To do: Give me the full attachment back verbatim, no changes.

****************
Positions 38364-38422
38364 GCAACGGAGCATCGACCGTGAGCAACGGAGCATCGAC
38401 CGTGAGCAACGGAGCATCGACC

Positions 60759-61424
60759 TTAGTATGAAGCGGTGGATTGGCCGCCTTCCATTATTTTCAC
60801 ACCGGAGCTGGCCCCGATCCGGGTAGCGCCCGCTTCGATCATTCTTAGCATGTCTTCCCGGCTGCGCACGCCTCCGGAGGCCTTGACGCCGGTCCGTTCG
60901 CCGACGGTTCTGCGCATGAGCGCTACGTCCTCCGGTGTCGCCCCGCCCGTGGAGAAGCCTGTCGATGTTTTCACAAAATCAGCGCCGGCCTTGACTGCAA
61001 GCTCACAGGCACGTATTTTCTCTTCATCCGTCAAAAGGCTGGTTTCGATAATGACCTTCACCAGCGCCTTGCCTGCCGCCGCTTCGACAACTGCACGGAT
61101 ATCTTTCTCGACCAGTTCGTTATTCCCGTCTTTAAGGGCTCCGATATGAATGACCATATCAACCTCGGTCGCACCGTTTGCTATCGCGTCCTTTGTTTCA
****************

Positions 38364-38422
38364 GCAACGGAGCATCGACCGTGAGCAACGGAGCATCGAC
38401 CGTGAGCAACGGAGCATCGACC

Positions 60759-61424
60759 TTAGTATGAAGCGGTGGATTGGCCGCCTTCCATTATTTTCAC
60801 ACCGGAGCTGGCCCCGATCCGGGTAGCGCCCGCTTCGATCATTCTTAGCATGTCTTCCCGGCTGCGCACGCCTCCGGAGGCCTTGACGCCGGTCCGTTCG
60901 CCGACGGTTCTGCGCATGAGCGCTACGTCCTCCGGTGTCGCCCCGCCCGTGGAGAAGCCTGTCGATGTTTTCACAAAATCAGCGCCGGCCTTGACTGCAA
61001 GCTCACAGGCACGTATTTTCTCTTCATCCGTCAAAAGGCTGGTTTCGATAATGACCTTCACCAGCGCCTTGCCTGCCGCCGCTTCGACAACTGCACGGAT
61101 ATCTTTCTCGACCAGTTCGTTATTCCCGTCTTTAAGGGCTCCGATATGAATGACCATATCAACCTCGGTCGCACCGTTTGCTATCGCGTCCTTTGTTTCA